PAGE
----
"We're having a fun summer in Henrietta," says Jim Breese, town supervisor for 18 years now.
Breese is referring to a rift in Henrietta's Republican political establishment, which definitely hasn't been amusing itself lately.
The rift will be on display in Henrietta voting booths September 9. Breese, running for re-election, is facing off in the Republican primary against County Legislator and former Henrietta town board member Jack Driscoll.
There's a difference of opinion about who's after whom. Breese says Driscoll is the challenger simply because he, Driscoll, is trying to unseat an incumbent. But Driscoll, not the incumbent, got the nod from the Republican town committee earlier this year --- so Driscoll naturally feels that Breese, by provoking a primary, is the real challenger.
Painting one's opponent as the outsider is sometimes efficacious. But there's more to the Henrietta supervisor primary than "back at you" or semantics.
Like other towns in this region, Henrietta lives at the intersection of growth and disinvestment. Thus the town has been working on a comprehensive plan (the previous one dates from 1997). A new town code went on the books this year, too.
The challenges are quintessentially suburban: exploiting the town's location as "a commercial and industrial hub" at the intersection of major routes like I-90 and I-390; preserving some of the town's 16 square miles of undeveloped land for agriculture, parks, and other uses; dealing with new commercial and residential development, as well as filling vacant retail spaces; and creating a "town center" of some kind, along with quality-of-life enhancements like pedestrian and biking facilities.
"It's about time for a change" in administrations, says Driscoll. "[Breese's] 18 years is long enough."
But what specifically needs to be done? Driscoll points to the town's many commercial vacancies, like the former Hechinger's on West Henrietta Road near Jefferson Road. In a recent newsletter, Breese announced a half dozen successful re-uses of vacant space, including a move by the retailer Kohl's to take over the "long vacant Hechinger's Plaza." But Driscoll is skeptical. Breese, he says, "has 'filled' that building every election for the last few elections." Driscoll would like to look at the Hechinger's site as part of a whole --- including the newly vacant K-Mart nearby. "I propose the town and the developers sit down and plan an internal road system" for the combined sites, he says. "This takes a lot of negotiating."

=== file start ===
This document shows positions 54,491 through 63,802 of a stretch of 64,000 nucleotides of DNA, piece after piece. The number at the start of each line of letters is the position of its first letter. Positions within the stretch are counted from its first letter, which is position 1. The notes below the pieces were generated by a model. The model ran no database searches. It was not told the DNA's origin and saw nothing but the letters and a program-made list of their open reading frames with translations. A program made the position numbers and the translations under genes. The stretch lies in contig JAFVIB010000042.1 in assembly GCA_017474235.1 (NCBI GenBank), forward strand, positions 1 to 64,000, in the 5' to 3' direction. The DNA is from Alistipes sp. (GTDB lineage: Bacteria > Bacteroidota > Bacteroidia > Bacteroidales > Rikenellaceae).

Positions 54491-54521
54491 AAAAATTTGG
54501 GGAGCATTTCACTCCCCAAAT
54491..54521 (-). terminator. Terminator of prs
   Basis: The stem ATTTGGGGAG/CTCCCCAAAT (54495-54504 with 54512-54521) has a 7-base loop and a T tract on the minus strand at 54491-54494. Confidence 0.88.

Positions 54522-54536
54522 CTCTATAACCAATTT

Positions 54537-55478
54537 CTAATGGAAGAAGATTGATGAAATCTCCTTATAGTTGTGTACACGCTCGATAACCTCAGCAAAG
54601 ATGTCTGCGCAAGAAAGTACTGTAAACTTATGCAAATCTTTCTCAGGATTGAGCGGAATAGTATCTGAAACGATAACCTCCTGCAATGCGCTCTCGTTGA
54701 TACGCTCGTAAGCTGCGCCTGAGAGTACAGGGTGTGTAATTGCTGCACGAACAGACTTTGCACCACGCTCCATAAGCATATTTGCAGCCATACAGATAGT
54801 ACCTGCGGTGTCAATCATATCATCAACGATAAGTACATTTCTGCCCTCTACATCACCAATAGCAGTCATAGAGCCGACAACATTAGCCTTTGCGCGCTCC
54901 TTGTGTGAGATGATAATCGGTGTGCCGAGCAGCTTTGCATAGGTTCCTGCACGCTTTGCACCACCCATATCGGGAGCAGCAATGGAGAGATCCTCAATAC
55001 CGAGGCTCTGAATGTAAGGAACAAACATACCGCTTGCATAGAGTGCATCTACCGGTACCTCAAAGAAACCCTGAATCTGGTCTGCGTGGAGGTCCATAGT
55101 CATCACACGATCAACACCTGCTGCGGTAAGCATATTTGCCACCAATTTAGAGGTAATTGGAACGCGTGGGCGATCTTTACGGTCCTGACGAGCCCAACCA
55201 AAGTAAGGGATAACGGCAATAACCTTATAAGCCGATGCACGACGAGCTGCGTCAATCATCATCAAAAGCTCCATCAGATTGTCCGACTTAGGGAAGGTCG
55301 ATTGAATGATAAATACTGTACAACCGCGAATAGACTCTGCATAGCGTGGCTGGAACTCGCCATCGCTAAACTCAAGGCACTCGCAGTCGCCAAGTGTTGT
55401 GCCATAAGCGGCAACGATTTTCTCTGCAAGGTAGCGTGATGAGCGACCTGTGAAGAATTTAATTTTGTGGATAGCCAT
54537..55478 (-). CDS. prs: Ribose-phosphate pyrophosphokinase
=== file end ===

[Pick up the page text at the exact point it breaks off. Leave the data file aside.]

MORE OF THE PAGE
If Henrietta has a real town center, it's a stretch of Calkins Road between East Henrietta Road and the I-390 overpass. There you'll find, among other things, the town offices and library, a town park, the Monroe County Fairgrounds, and an extensive residential area. Most significant for this election season, a debate is swirling about the future of the Wegmans supermarket near the corner of East Henrietta and Calkins. Wegmans would like to replace this store with a larger one. Henriettans are asking, though, if the company should be allowed to leave its current site and use a large tract between the fairgrounds and town park. How, they ask, would such a move affect the whole neighborhood?
Breese says only that the supermarket's plans are on hold until September or October. He charges that Driscoll vacillated, first opposing the plan for a larger store, then supporting it.
Driscoll dismisses the charge and throws it back. Breese, he says, "swings with the wind." He says dryly that the plan is "sitting now awaiting a decision, pending the election." He adds that he doesn't believe a supermarket belongs on the acreage near the fairgrounds. And he's concerned about the extent of the new construction. The plan, he says, actually called for two stores (one of them the supermarket) plus a bank and a senior center.
He suggests Wegmans should look at expanding the existing site to accommodate a larger store --- and takeover adjacent commercial properties if necessary.
"Wegmans is a good company," says Driscoll. "They have the right to build a superstore." But they need to build it, he says, "on land already zoned commercial."
Is there a bottom line to this primary contest?
Breese asks why a primary even had to happen. He claims Driscoll is acting purely from ambition. He charges, too, that Driscoll "helped stack" the Republican Party committee that voted 56-43 in his favor.
Driscoll is more philosophical, or rhetorical. The primary and election, he says, are about "what the town's future will be."
Primary elections will be held for several elected offices in Monroe County on September 9. To vote in a town primary, you must be a registered member of the political party holding the election and a town resident. Polling hours will be noon to 9 p.m. Information: Monroe County Board of Elections, 428-4550 (TDD: 428-2390).